This week has been a strange week for me, a set back really in my recovery from depression; I have found it hard to motivate myself, twice I went back to bed because I did not have the energy for the day and Thursday was a real struggle with nothing in particular to point to to say that I had identified the cause of it, it has just been a hard week. There have been real times of blessing too, an unexpected encounter with a friend that was filled with grace, a mid-week silent meditation that was a real gift, and some amazing pastoral conversations with people who could rightly be miserable if they chose but are instead choosing life, and finding positives in every day.
The latter got me thinking, because phrases like “nobody wants to talk to a miserable person” and ” I shouldn’t complain” challenge me, and call me in turn to challenge them. Yes it is hard being with a miserable person, but pain and loss, doubt and despair can lead us to places of darkness that might well be called misery, but they are real experiences and should not be pushed away so easily. I got to thinking about Job’s comforters who really wanted to stop his lamenting and get on with life, offering ideas about his need for confession and repentance, they were trying to fix him because it was hard to be with him, but Job was not “ready” to be fixed, it took a deep encounter with God before he began to turn his life around, and while he received blessings I have no doubt that he also bore scars.
To bear our scars is hard, I suspect that is why the risen Christ comes to us with wounded hands, feet and side, to show us that we need not be afraid, and that while pain can be transformed the scars make us who we are, softer maybe, less brittle or critical, more accepting and loving because we know what it is to be broken. To bear our scars with grace means not hiding them from ourselves or from one another, to overcome the shame that demands we present ourselves as perfect, cheerful and uncomplaining. None of us are perfect of course, and the pressure to be perfect can be very unhelpful.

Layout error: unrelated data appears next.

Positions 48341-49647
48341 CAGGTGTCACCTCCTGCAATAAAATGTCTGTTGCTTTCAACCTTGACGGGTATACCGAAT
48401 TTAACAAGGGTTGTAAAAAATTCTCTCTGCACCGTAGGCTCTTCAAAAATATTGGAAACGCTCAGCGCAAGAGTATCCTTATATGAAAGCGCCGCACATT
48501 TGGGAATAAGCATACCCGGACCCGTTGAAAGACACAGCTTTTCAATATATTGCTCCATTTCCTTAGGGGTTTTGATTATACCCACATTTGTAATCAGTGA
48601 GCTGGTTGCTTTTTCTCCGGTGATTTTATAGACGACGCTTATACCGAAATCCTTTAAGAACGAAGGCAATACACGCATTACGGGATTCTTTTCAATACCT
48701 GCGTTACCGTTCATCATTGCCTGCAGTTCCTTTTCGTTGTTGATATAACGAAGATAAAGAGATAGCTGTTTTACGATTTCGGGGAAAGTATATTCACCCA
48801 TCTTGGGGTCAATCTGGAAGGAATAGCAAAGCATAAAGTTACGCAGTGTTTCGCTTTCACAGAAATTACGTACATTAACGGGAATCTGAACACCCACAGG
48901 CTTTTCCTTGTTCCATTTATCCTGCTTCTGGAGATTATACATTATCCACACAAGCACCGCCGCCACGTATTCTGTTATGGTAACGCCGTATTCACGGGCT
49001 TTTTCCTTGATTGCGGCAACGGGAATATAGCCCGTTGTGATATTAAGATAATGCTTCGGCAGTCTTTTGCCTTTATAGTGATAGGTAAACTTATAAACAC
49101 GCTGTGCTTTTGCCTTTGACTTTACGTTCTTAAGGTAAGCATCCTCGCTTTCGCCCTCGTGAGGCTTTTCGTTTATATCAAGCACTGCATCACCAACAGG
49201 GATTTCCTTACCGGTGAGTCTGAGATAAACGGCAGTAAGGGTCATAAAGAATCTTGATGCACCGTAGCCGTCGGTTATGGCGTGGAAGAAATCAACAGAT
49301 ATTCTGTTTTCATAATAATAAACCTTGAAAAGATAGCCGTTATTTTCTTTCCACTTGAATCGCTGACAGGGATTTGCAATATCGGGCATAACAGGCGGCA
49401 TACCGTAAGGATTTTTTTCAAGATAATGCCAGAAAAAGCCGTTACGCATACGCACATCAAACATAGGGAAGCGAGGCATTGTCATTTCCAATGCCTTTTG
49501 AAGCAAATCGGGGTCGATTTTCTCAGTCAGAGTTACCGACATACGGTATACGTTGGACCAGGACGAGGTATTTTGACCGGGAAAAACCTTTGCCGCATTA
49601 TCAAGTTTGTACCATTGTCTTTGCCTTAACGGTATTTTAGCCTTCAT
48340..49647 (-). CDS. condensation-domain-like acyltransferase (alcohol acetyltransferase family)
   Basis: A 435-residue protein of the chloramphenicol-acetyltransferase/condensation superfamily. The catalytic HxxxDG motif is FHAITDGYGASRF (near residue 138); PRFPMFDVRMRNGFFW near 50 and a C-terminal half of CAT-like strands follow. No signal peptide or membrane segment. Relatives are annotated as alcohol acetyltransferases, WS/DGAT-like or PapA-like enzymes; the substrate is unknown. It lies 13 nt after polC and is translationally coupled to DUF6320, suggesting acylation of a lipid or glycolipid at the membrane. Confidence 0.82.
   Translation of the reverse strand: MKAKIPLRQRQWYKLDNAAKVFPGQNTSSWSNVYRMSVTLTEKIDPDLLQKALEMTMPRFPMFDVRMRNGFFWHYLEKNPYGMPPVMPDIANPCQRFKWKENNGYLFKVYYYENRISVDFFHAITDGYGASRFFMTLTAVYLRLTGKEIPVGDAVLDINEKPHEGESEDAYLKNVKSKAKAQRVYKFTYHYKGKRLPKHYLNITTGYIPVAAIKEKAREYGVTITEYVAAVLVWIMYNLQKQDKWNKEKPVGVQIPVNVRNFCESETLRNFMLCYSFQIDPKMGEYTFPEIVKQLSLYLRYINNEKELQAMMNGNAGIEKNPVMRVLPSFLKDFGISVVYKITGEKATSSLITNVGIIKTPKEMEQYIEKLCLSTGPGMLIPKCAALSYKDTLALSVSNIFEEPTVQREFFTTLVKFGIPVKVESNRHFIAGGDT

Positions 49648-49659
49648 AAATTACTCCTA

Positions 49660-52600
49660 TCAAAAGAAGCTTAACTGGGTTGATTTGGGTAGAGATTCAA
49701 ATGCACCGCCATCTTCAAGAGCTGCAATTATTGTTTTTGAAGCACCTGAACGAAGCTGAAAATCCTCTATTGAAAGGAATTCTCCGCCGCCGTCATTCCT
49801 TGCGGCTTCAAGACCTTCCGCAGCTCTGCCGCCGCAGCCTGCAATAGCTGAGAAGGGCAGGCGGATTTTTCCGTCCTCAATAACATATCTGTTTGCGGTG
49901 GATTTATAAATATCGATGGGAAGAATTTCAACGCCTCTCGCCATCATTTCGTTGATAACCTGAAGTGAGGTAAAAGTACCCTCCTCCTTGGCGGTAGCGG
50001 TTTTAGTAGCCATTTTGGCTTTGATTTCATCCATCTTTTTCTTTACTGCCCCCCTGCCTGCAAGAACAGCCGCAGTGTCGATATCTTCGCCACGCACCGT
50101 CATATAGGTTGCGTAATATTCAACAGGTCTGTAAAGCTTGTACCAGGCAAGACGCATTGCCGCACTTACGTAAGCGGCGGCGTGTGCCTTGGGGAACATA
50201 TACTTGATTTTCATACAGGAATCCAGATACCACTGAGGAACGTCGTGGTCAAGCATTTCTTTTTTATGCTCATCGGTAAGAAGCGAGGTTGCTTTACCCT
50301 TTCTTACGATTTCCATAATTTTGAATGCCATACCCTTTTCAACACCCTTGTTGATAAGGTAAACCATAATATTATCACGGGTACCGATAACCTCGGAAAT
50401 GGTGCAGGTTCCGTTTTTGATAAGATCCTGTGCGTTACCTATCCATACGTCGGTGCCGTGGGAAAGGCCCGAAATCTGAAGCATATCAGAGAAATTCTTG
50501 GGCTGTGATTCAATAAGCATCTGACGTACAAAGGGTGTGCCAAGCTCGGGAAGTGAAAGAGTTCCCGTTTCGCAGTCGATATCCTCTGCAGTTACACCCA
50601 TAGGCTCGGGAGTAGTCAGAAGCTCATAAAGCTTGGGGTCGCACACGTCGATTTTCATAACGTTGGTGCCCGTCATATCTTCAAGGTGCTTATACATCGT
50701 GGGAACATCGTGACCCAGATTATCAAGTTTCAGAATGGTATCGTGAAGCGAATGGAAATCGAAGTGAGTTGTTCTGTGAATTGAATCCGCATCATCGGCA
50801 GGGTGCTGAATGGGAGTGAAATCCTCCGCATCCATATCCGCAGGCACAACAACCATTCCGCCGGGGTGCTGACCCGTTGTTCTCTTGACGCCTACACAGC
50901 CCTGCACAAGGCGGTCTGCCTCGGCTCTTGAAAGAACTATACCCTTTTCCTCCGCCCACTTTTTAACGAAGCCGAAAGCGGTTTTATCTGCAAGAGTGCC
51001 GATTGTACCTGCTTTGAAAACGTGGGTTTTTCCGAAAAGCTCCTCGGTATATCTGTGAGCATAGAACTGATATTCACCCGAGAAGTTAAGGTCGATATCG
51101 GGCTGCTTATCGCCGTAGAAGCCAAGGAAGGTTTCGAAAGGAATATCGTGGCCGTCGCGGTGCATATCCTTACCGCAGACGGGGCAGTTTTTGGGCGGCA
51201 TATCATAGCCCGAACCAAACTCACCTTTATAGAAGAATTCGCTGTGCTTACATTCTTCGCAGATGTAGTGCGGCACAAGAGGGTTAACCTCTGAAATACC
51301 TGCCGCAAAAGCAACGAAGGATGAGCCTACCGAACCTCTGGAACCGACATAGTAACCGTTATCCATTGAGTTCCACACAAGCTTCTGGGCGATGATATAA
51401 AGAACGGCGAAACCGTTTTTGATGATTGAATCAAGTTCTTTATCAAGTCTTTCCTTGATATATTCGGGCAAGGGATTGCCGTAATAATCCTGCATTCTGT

I have had a bad week, next week might or might not be better, but forcing myself to put on a mask of recovery is unhelpful, so please excuse me if I say I have had or am having a bad day, I am trusting you with honesty and asking you not to shame me. Yes I have many blessings in my life, and yes put into perspective against the suffering of the world I have very little to complain about, and yes some of my problems are of my own making, as I have said I am not perfect but what I need, and I suspect what you need is to be accepted and loved just as I am, right now.
Yes I want to be better, and yes there are things I can do to move towards that, to eat well, to exercise, to try to get enough sleep ( tough when it refuses to come), and most of all to pray, prayer helps me because I find myself held by the divine who is infinitely more than I can begin to explain, God is such an expansive word, holding all things together!
This week has been a bad week, but like those I spoke to I am choosing life, choosing life and stumbling on, choosing love and stumbling on, choosing to celebrate the blessings and stumbling on…. stumbling yes, but moving on, if only taking shuffling baby steps, stumbling on!
Art work- Something new emerges ( mine)
Sally, thank you for your honesty and for making a space for others like me to be honest too.
I grew more tired by trying to be well for others and appearing to be strong when I am not, allowing God to use my weakness turns it to strength, that is challenging but it is also true!
Continuing to walk alongside you (at a distance!) I had a good night’s sleep last night (medically assisted), the first in 6 weeks. I’ve found that sharing with caring friends is a significant help, hope you do to.